A map of Australia

The investment is designed to map Australia’s geography in order to uncover new mineral deposits.

The forthcoming 2024–25 Budget is expected to deliver a generational investment to help build a future made in Australia as part of a big focus on resources.

The government said it will invest $566.1 million over ten years from 2024-25 to deliver data, maps and other tools for use by the resources industry that will point the way to new discoveries, power the economy and commit to the full mapping of Australia over the next generation.

The government said Australia’s top geoscientists will be deployed to fully map Australian resources designed to power the future and create secure jobs now and for the next generation.

The long-term investment, led by Geoscience Australia, underscores the government’s plan to put the resources industry at the heart of its Future Made in Australia policy.

The government said regional communities, farmers and First Nations peoples will be supported to manage their land and water resources and be more fully informed about potential mining projects through the policy.

The Budget is designed to fund Resourcing Australia’s Prosperity (RAP) for 35 years to set the resources industry up for decades of exploration and future economy-making discoveries.

RAP will also map offshore areas of Australia for the first time, pointing the way to sites for carbon capture and storage as well as possible sites for clean hydrogen projects.

It is designed to provide a deeper understanding of the resource potential of regions by mapping out all of Australia’s groundwater systems, supporting climate resilience, the agricultural sector and water security for communities and the environment.

Geoscience Australia’s precompetitive data program has already led to discoveries including deposits of the critical minerals and rare earths needed to build clean energy technologies to get to net zero.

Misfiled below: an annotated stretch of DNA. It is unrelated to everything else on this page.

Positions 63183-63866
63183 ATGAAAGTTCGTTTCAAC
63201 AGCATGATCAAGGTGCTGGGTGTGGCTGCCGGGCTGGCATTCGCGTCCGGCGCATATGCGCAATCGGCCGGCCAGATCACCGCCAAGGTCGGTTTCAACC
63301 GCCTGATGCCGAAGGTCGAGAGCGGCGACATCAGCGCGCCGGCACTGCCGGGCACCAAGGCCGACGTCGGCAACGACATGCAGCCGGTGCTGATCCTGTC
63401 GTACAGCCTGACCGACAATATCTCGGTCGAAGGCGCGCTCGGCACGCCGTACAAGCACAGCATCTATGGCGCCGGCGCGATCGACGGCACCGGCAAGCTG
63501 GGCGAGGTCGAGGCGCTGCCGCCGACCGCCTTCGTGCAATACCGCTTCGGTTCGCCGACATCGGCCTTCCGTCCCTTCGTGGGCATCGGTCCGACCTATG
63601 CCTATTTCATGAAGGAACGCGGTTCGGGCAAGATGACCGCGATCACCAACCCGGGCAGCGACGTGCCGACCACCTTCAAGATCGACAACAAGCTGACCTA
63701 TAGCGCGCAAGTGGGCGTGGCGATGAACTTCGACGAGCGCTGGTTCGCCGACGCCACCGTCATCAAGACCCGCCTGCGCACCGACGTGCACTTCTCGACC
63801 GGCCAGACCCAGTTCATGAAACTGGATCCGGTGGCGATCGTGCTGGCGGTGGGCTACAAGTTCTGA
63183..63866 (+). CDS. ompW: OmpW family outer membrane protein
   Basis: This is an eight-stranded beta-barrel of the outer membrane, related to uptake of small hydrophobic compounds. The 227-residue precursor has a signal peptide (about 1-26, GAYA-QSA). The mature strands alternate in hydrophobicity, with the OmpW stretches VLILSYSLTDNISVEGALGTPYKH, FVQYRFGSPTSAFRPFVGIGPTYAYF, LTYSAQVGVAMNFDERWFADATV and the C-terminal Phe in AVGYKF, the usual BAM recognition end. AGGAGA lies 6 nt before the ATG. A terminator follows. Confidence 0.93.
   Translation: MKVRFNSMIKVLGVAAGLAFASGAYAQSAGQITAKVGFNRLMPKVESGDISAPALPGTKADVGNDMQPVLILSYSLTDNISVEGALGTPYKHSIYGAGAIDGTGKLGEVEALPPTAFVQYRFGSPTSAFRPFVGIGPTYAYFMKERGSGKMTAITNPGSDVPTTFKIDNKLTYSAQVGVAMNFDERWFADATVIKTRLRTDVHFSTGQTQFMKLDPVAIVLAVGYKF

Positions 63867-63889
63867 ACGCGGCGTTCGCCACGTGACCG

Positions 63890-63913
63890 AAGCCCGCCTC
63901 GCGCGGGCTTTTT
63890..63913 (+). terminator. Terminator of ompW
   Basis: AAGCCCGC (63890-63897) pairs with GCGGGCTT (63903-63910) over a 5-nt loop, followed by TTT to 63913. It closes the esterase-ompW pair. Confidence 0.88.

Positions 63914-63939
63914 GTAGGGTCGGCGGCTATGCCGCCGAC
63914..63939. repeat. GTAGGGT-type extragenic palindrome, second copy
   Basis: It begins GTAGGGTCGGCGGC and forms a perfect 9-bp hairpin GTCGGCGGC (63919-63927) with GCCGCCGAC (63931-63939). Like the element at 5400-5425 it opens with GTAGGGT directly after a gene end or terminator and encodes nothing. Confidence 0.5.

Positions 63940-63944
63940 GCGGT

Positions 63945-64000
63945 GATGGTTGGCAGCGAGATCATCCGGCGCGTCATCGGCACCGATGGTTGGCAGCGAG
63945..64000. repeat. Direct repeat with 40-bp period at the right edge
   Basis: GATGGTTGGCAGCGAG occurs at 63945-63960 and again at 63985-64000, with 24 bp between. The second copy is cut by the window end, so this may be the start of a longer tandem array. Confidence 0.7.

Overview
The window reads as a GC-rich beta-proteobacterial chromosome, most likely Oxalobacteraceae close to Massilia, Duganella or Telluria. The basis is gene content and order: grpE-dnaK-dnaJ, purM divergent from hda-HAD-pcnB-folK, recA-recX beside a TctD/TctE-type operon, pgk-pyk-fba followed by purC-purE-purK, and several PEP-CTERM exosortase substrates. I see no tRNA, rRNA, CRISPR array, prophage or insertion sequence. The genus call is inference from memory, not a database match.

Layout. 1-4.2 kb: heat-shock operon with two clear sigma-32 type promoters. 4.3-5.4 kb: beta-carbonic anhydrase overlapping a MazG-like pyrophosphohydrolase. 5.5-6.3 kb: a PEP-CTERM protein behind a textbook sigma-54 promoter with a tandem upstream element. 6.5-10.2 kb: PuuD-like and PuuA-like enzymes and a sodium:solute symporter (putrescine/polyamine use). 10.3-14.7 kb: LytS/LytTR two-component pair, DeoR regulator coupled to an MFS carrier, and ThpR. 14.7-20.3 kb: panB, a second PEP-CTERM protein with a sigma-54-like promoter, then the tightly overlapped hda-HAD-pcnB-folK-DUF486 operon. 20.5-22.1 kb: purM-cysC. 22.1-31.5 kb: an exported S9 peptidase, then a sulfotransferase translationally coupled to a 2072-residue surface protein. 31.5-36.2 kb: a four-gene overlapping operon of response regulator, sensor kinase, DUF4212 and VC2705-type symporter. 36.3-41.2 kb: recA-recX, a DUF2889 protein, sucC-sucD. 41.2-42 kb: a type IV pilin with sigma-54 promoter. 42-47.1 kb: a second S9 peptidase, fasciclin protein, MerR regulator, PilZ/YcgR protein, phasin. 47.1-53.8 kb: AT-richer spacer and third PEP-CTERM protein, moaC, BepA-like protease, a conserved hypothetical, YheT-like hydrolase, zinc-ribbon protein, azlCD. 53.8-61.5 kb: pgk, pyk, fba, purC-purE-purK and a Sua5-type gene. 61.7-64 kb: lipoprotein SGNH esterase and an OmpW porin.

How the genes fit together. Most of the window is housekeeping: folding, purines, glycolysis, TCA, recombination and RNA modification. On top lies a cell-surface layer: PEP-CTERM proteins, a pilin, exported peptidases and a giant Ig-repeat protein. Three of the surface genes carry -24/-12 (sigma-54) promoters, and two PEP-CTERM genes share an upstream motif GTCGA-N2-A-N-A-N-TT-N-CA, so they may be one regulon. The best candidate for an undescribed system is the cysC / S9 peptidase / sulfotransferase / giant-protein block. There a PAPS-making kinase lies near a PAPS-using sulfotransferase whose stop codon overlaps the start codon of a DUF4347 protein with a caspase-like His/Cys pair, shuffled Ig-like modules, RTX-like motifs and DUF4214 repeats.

The government said precompetitive geoscience is the key to the strength of Australia’s resources sector, with Deloitte Access Economics finding that existing public precompetitive geoscience was estimated to have supported $76 billion of value added to the Australian economy and 80,000 full-time equivalent jobs in 2021-2022.

Australian precompetitive geoscience has helped stimulate exploration activity, with 65 companies exploring across 569 tenements covering more than 290,000 square kilometres of Australia.

Australian Prime Minister, Anthony Albanese, said, “There is no nation on earth better placed than Australia to achieve our goal of moving toward a clean energy future.

“This investment highlights my government’s commitment to building a secure and sustainable future for all Australians. By investing significantly in geoscience, we can boost our progress towards net zero.”

Federal Minister for Resources, Madeleine King, said “The road to net zero runs through Australia’s resources sector.

“This funding will ensure we can draw the map for our resources companies to find the minerals we need to drive our economy and build the technology we need to reduce emissions.

“The government has put the resources industry at the heart of its policy making because it knows a strong resources sector means a strong Australia.

“Geoscience Australia is a world-leading scientific institution that all Australians should be proud of, and this funding will be an unprecedented investment in our geoscience capability,” Ms King said. 

Image: https://www.shutterstock.com/g/Bardocz+Peter

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